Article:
Christians and Muslims in Africa. Towards a Framework for the Study of Multi-Religious Settings Summer School, ZMO, Berlin, 14-20 July 2016
Convened by Birgit Meyer (Utrecht University/ZMO), Abdoulaye Sounaye (ZMO), Marloes Janson (SOAS), Kai Kresse (Columbia University/ visiting fellow BGSMCS)
Call for applications
Across Africa, Christians and Muslims co-exist in shared settings, defining
themselves in distinction to each other and at times engaging in heavy, violent
conflicts, but also being entangled in complicated ways and showing unexpected
similarities. In current scholarly research on religion in Africa, the study of
Christianity and the study of Islam are thriving, but alas so far these study fields exist more or less independently from each other. This trend is to some extent further enhanced by the recent deployment of distinct anthropologies devoted to separate religious traditions. Scholars with expertise regarding either Christianity or Islam barely engage in conversations with each other. And yet, the long history of encounters between Muslims and Christians – involving a complicated dynamic of becoming similar and asserting difference, of approach and detachment – calls for an encompassing conceptual framework that is devoted to draw out similarities, differences and entanglements. There is need for a broader conceptual umbrella, which entails a comparative orientation, a concern to synthesize the domains of text and doctrine and everyday religious practice, and a combination of historical and ethnographic research. This calls for a multidisciplinary collaboration among scholars from history, religious studies, anthropology, Islamic Studies and the study of world Christianity. Building upon a number of recent scholarly works, it is the central aim of this summer school to further the development of a conceptual framework for the study of Christianity and Islam in multi-religious settings in Africa, and beyond. We seek to do so by synthesizing conceptual reflection on comparison and comparability in regard to multi-religious settings with detailed historical and ethnographic studies that focus on concrete encounters and interactions among Christians and Muslims in such settings, which also include other religious traditions (e.g. Hinduism, Buddhism, and so-called traditional religion).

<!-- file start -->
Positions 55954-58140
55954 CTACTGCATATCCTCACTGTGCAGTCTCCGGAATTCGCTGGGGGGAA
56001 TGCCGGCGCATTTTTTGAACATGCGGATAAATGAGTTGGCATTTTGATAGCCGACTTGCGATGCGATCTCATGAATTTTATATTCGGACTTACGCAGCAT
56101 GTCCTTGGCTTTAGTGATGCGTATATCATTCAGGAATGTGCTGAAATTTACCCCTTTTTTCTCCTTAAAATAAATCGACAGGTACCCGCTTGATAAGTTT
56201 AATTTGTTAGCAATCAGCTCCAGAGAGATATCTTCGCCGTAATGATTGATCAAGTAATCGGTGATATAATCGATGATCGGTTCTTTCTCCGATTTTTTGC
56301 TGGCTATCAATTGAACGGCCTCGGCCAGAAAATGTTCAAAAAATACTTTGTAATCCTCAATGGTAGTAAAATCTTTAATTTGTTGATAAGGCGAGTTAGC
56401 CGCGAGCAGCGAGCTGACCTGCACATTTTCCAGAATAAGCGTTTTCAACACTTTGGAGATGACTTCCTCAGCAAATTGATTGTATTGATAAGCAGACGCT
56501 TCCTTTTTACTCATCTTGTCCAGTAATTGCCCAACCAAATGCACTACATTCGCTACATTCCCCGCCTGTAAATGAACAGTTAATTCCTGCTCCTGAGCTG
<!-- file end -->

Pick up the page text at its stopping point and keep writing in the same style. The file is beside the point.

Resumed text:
This summer school is an initiative of the project Habitats and Habitus. Politics and Aesthetics of Religious World-Making hosted at the ZMO, which seeks to further the development of comparative approaches to the study of Christians and Muslims in
Africa, especially in urban multi-religious settings, and beyond. We would like to
invite 20 junior scholars – advanced PhD students and postdocs – whose research
focuses on Muslims and Christians in Africa or who study either Muslims or
Christians and feel the need to situate their research against a broader comparative
horizon.3 During the summer school, all invited PhD students and postdocs will be
expected to present their work and there will be ample formal and informal
opportunities to get feedback and engage in discussions. Every day, there will be
lectures by senior scholars and thematic panels. Themes addressed will include the
question of comparison and comparability in a setting of religious diversity; a critical review of terms denoting religious mixing (from syncretism to assemblage); the articulation of both religions in the public domain; practices of piety in everyday life; convergences and differences regarding attitudes to health, education, and the state; conflict and violence, interfaith dialogue and peace initiatives. The summer school will last for one week, and be held in the premises of the ZMO. We will able to (partly) fund travel costs and accommodation.
Persons interested to attend are required to send a letter of motivation, a cv, a
writing sample (for instance a chapter of their dissertation or an article) and an
abstract of the paper they intend to present. The deadline is 15 February 2016.
Applicants will be notified by 1 March. Please send your application to Birgit
Made possible thanks to the support of Alexander von Humboldt Foundation, Bayreuth International Graduate School of African Studies (BIGSAS), Berlin Graduate School Muslim Cultures and Societies (BGSMCS), Department of Philosophy and Religious Studies, Utrecht University, and the Zentrum Moderner Orient (ZMO).